Northwestern University will start selling beer and wine at Welsh-Ryan Arena, which hosts basketball games and wrestling matches in the winter, beginning Sunday, Jan. 1, according to a press release published over the weekend.
The move comes three years after the university initially received approval for a special Class R-1 liquor license in a narrow 5-4 vote by City Council in December 2019. Former Mayor Stephen Hagerty broke the deadlock with a swing vote in favor of granting the license.
“All patrons 21 years of age and older will be required to show proper identification to receive a wristband to purchase, with options including a variety of imported, domestic and local beers, as well as red and white wine,” Northwestern said in the news release. “All sales locations will be independent from concessions stands to help with ID monitoring and crowd control.”
The city code classifying an R-1 liquor license states that an eligible venue must have a capacity of between 7,000 and 8,000. Welsh-Ryan holds just over 7,000 seats, and the license also states “alcohol may be served only on days on which there is a sporting event, recreational activity, or other entertainment event which occurs in the qualifying facility.”
Back in 2019, Seventh Ward Council Member Eleanor Revelle also pushed for additional restrictions, including a requirement for alcohol sales to stop a minimum of 30 minutes before the end of any event and a two-drink-per-transaction maximum. The council unanimously approved those amendments.
In a conversation with the RoundTable this week, Revelle said supporters of the new liquor license for Welsh-Ryan have argued that legal alcohol sales can decrease excessive drinking because some people will not want to pay arena prices. Having licensed bartenders also helps with crowd monitoring and ID checks, among other things, she said.
“There’s some arguments to be said that it’s safer to sell alcohol indoors,” Revelle said. “But we will be revisiting that whole discussion when Northwestern comes to seek permission to sell in the [football] stadium.”
Impact on new football stadium
Northwestern is now setting its sights on a liquor license for a brand new, $800 million football stadium, plus a city zoning amendment to host concerts at that stadium.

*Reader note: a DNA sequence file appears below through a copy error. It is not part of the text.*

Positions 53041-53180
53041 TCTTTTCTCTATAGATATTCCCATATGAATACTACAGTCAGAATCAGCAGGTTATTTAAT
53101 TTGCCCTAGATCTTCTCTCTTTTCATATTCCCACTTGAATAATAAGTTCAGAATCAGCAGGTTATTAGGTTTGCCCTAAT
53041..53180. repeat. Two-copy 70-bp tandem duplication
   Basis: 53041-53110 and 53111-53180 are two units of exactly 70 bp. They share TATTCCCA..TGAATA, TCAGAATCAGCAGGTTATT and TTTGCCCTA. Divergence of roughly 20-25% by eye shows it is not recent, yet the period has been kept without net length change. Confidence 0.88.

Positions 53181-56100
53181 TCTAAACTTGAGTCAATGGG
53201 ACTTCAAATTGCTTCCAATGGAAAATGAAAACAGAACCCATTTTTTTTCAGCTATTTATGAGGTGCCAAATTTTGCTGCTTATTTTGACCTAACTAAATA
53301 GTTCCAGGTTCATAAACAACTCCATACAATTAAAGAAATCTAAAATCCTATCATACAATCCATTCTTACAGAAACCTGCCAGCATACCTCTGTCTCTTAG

Residents who took issue with the university seeking a liquor license for Welsh-Ryan will likely have the same gripes about the football stadium, like concerns about students binge drinking or drunk driving after games, according to Revelle.
In community meetings held this fall featuring residents, council members and Northwestern officials, Evanstonians have voiced particular concern with the university’s plan to host a limited number of concerts at the proposed stadium, in addition to the normal six home football games, each year.
For instance, some Ryan Field neighbors recently launched a new group called the Most Livable City Association, which has collected nearly 500 signatures on a on a petition opposing concerts and advocating for Northwestern to contribute more money to city funds.
“If Northwestern intends to run a for-profit stadium concert business, it should pay property taxes, which help fund Evanston public schools,” David DeCarlo, one of the founders of the group, told the RoundTable in an email. “If it is going to put further strain on our police and fire departments, it should contribute to their underfunded pensions. These are burdens that the rest of us bear.”
For her part, Revelle has joined the Most Livable City Association in calling for the city to commission an independent study into the economic impact the new stadium could have on Evanston.
Northwestern paid consulting firm Tripp Umbach to do its own study, which found that the stadium project “will generate nearly $1.2 billion for the Evanston community” by 2031.
“I want to make sure that the numbers we’re talking about are realistic numbers, because I think it’s going to be very appealing to some of my colleagues on the council to want to support it because of this amazing economic impact,” Revelle said. “So I just want to make sure we’re all on the same page in terms of how realistic those numbers are.”